Let’s take a trip back to 1999 for a moment.
GM reveals an upgraded version of its EV1 using NiMH batteries, which can now travel 105 miles (169 kilometers) on a single charge.
It’s not the first electric vehicle to exist by a long shot, but EV tech has come a long way in the 22 years since.
Fast forward to 2021 and we have Lucid making cars that’ll go a claimed 520 miles (837 km) in one shot. At the other end of the range spectrum though, there are cars like the Mazda MX-30 and Mini Cooper SE with a driving range in the mid 100s. The usual marketing spiel claims those of us that live in big, congested cities don’t need a long range anyway, since all we’re doing is going to work and picking up groceries from up the street. In that scenario, smaller batteries attached to smaller price tags make a ton of sense for the urban dweller, so these city runabouts should be plenty useful.
Editor Kyle Patrick and I plug into the charging network to take these two competitors on a drive to see if short-range EVs actually make any sense in the real world.
Interior and Cargo Space
Mazda MX-30: What Mazda has done with the interior is its wacky waving inflatable arm-flailing tube guy; the unique selling proposition. Patches of cork mixes with faux-leather and recycled textiles to make sitting inside the MX-30 similar to dropping into a quaint Danish living room. We kind of wish there was a better place to put our phones than the area under the floating console, so we wouldn’t have to reach into the abyss to retrieve them. The chunky shifter design can be easily overlooked, but is easily one of the most ergonomic ones currently on the market.
With all four doors open, the resulting entry space looks cavernous. It isn’t until you shuffle and twist your way into the back seats do you find out it’s not exactly somewhere you’d want to spend a lot of time in. There are 41.6 inches (1,056 millimeters) of legroom and 38.5 inches (978 mm) of headroom in the front, with 30.1 inches (765 mm) of legroom and 37.0 inches (940 mm) of headroom in the back. The back row also has tiny port windows that don’t roll down, creating a slightly claustrophobic experience should you find yourself back there. Rear cargo space is 14.3 cubic-feet (405 liters) with the rear seats up, and 36.3 cubic-feet (1,028 L) with them folded down.
Mini Cooper SE: The Mini doesn’t take itself too seriously, and that’s immediately apparent from the moment you take a seat. There are circles and arcs everywhere you look, from the neat floating instrument cluster attached to the steering column to the big circular infotainment screen in the center. Material quality is a step behind the Mazda, however, particularly noticeable on the top of the dashboard. An LED ring around the center screen can be configured to display different colors and patterns depending on driving modes or even provide battery status and navigation clues. The quilted leatherette seats look and feel premium, and the glass greenhouse grants excellent visibility all around.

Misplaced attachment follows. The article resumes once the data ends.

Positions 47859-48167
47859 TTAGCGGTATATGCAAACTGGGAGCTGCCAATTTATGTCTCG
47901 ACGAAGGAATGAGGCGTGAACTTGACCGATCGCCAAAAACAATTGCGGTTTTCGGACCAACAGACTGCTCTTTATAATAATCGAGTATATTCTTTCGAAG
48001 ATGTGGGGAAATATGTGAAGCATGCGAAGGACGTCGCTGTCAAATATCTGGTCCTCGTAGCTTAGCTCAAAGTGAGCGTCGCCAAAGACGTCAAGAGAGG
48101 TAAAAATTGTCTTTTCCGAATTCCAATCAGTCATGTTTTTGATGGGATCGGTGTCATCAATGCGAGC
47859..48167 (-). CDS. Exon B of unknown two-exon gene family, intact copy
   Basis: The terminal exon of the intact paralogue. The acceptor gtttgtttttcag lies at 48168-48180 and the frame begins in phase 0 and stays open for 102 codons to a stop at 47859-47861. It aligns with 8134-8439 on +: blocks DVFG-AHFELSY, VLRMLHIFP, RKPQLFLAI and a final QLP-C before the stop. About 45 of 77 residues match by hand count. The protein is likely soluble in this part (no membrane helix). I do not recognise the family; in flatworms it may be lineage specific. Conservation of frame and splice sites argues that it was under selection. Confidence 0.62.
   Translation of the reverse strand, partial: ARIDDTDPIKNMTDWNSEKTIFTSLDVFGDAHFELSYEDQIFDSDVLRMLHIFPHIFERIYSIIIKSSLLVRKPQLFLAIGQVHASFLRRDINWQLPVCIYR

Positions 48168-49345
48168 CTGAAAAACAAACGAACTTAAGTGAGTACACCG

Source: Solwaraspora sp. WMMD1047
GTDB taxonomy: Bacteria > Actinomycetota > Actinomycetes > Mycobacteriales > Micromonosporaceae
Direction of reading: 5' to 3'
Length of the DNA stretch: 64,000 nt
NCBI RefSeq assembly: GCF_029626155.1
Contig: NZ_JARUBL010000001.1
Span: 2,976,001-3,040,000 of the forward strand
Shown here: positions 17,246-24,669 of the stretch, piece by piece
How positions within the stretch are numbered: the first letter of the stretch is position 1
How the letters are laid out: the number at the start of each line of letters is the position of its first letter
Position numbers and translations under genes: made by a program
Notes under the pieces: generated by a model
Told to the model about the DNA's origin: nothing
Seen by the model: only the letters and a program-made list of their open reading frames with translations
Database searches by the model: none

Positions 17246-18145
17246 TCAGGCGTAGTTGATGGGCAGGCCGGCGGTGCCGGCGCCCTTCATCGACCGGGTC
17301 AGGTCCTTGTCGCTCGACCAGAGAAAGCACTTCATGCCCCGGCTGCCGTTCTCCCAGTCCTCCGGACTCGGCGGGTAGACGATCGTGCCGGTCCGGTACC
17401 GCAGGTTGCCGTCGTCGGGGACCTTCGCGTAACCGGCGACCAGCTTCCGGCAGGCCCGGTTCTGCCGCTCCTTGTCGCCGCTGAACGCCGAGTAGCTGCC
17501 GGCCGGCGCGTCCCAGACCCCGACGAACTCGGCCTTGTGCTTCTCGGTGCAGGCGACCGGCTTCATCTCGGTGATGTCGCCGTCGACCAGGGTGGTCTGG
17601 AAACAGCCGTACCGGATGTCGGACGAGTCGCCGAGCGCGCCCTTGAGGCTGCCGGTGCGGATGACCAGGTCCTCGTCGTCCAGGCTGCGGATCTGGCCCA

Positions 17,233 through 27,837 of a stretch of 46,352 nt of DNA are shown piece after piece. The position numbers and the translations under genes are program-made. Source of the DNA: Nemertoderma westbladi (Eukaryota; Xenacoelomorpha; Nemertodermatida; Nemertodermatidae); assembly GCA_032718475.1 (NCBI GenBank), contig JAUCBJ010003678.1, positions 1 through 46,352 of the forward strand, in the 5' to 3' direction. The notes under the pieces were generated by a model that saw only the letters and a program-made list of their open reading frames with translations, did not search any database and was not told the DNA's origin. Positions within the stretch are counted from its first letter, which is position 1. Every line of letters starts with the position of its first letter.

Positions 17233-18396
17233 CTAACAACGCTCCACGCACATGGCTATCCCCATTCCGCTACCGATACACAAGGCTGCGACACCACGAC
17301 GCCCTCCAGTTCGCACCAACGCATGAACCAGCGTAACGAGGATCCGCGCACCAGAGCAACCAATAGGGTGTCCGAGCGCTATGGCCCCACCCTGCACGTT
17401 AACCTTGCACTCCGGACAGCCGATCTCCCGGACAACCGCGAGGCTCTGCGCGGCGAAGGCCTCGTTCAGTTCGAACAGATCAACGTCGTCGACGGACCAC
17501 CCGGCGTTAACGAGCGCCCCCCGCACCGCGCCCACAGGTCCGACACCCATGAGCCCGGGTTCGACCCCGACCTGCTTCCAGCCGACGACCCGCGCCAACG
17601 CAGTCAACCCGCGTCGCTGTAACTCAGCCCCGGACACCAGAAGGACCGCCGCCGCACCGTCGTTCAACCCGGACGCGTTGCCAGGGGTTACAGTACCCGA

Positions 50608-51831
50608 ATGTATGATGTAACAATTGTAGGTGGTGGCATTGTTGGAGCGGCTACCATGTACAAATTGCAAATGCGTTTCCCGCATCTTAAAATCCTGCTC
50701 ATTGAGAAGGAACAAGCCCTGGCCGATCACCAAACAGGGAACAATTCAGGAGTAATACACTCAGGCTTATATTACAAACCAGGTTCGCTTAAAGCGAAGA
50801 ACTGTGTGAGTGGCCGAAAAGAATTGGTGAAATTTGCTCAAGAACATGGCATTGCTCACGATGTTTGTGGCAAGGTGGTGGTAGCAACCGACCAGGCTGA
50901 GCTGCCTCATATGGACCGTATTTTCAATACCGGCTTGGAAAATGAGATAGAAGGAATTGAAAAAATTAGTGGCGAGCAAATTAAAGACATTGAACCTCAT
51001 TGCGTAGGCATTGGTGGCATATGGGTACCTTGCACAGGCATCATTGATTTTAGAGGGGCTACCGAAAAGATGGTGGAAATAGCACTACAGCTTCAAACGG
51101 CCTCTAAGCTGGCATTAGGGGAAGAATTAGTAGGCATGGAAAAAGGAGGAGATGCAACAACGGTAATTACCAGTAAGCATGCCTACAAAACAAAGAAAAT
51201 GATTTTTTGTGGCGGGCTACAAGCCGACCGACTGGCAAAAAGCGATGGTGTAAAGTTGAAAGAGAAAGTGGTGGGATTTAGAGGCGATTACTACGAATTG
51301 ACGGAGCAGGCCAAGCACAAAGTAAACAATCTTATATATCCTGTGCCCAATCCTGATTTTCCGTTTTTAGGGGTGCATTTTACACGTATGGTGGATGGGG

Pop open the rear hatch and you’ll have room for a Playstation or two with the rear seats up. That 8.7 cubic-feet (246 L) of space jumps up to a healthy 34.0 cubes (962 L) when you sacrifice the rear seating area. Assuming those in the front are of an average height, there is enough space to seat more average passengers in the back. Front passengers get 41.4 inches (1,052 mm) of legroom and 40.3 inches (1,024 mm) of headroom, and in the back you’ll get 30.8 inches (782 mm) of legroom and 36.9 inches (937 mm) of headroom. Chances are you’ll want to save the back row for pets, children, or things, but there is more space than one would expect.
Bottom Line: We applaud both companies for using non-animal materials to dress up the interior. Mazda dominates the market in interior design, and with the MX-30 the company has brought in some uncommon elements to create a comfortable, modern, if not slightly sterile environment. The Mini’s textures on the other hand can feel a bit dated, but the cheery details are playful and very revealing of the SE’s character as a car. Either car suffers from a tight back row, but despite the MX-30’s larger size it doesn’t exactly offer much more usable space on the inside.
Technology and Features
Mazda MX-30: The MX-30 uses a dual screen setup in the cabin: a 7.0-inch screen on the dash for infotainment, and another down below for climate controls. The lack of a touchscreen in the infotainment system makes for a frustrating user experience, especially when the UI of Apple CarPlay or Android Auto is usually more than what a single rotary knob and button can easily handle. It almost defeats the purpose of having on-screen controls for things like music and navigation so you don’t have to divert your gaze away from the road by staring down at a phone.
The lower touchscreen is entirely dedicated to climate controls and comfort functions. Unsurprisingly it is very easy to use for changing the single zone climate or turning on the seat heaters, so not having a touchscreen for the media functions really feels odd and something we’d like to see improved upon.
Mini Cooper SE: The SE comes standard with a 6.5-inch center infotainment screen which has navigation and Apple CarPlay/Android Auto enabled. You can opt for a larger 8.8-inch screen as an option with a Harmon Kardon sound system. A Mini Connect app allows users to preheat or cool the car from their phone, and is standard with every SE. The main frustration we came across with the iDrive system in the Mini is with the navigation knob operating in reverse from standard—a seemingly minor issue but one that felt very unintuitive every time we needed to move through the system menu.